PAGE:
Helen Pears is a consultant general adult psychiatrist in Liverpool, and a clinical sub dean at the Universities of Liverpool and Edge Hill. She also has an MSc in the Ethics of Healthcare.  Helen developed a special interest in the mental health of people seeking asylum and other refugees whilst working with this group in her inner-city community mental health role, learning there about the struggles they face, and the difficulties of providing services for them.   Her interest in issues of race, discrimination, and equality arose out of encounters with racist violence in her teens.

Helen Pears
Piyal Sen

Piyal Sen is a consultant forensic psychiatrist and Medical Director for Elysium Healthcare, a private provider of specialist mental health services, based at Chadwick Lodge in Milton Keynes. He has visiting academic links with Brunel University and King’s College, London, and is the Chair of Royal College of Psychiatrists’ Special Committee on Human Rights.  He is also a member of their Working Group on the Health of Refugees and Asylum Seekers. Piyal does medico‐legal work for people seeking asylum and other refugees, and research into the mental health conditions affecting people in immigration detention, and foreign national prisoners.  He grew up in Kolkata, India, encountering refugees from an early age: victims of the Partition of India and the Bangladesh liberation war.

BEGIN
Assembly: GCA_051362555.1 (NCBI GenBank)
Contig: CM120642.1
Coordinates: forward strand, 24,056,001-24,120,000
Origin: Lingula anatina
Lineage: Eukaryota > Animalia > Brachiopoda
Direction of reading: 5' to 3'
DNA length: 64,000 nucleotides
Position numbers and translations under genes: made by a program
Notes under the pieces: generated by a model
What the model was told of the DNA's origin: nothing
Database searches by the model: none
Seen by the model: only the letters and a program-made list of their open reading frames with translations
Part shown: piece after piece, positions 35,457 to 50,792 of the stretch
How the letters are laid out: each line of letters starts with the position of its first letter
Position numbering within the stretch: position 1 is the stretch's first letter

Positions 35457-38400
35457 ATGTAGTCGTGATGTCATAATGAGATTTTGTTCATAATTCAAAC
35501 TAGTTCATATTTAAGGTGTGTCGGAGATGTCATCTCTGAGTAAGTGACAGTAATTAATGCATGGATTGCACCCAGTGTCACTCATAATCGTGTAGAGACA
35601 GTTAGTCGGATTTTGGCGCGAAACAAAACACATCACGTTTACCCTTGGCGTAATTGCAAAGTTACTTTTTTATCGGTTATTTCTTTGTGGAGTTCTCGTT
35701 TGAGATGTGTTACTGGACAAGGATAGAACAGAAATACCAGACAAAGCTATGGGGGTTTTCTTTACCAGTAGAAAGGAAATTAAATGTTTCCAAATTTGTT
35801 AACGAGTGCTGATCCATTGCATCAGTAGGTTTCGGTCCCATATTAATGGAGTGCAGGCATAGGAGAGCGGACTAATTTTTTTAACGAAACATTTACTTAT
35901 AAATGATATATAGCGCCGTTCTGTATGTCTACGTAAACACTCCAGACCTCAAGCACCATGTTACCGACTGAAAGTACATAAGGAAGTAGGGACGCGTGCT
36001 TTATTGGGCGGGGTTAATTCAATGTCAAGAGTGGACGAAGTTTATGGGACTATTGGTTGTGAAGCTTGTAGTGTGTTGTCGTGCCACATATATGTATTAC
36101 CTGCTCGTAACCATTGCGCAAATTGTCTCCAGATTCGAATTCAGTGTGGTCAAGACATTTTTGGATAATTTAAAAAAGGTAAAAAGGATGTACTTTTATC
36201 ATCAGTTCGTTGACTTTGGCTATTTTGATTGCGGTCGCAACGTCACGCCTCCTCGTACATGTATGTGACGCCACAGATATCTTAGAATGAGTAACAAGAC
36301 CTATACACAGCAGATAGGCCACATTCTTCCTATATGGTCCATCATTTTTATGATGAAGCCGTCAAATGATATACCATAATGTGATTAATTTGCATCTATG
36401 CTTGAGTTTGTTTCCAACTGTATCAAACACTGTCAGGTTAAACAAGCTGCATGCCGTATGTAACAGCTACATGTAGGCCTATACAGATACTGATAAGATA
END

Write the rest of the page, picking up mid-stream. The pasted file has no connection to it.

Alison Summers is a consultant psychiatrist and UKCP-registered psychodynamic psychotherapist and supervisor. She writes medicolegal reports for TortureID clients, works on social initiatives alongside people seeking asylum in her local community and since 2008 she has been a volunteer psychotherapist with Freedom from Torture.  Alison has also worked on projects exploring the needs of resettled refugees, and developing an NHS trust’s response to asylum seeking and other refugee service users. She was an NHS consultant psychiatrist for fifteen years, with a special interest in psychological approaches to psychosis, and has previously worked as a consultant in public health medicine, and in leprosy control in Malawi.

Alison Summers
Philomene Uwamaliya.jpg

Philomène Uwamaliya is a senior lecturer in the School of Nursing and Allied Health at Liverpool John Moores University. She is project lead for their Resource Hub for professionals who support asylum seekers, refugees and migrant populations, and also leads the Humanitarian Champions programme for this group.  Philomène has been a registered mental health nurse since 2006, holds an MSc in Public Health (International Development) and is currently pursuing a PhD through published work. She has experience working in primary care and public health, and in particular with programmes to increase life expectancy and promote health and well-being for people seeking asylum, and other refugees and migrants.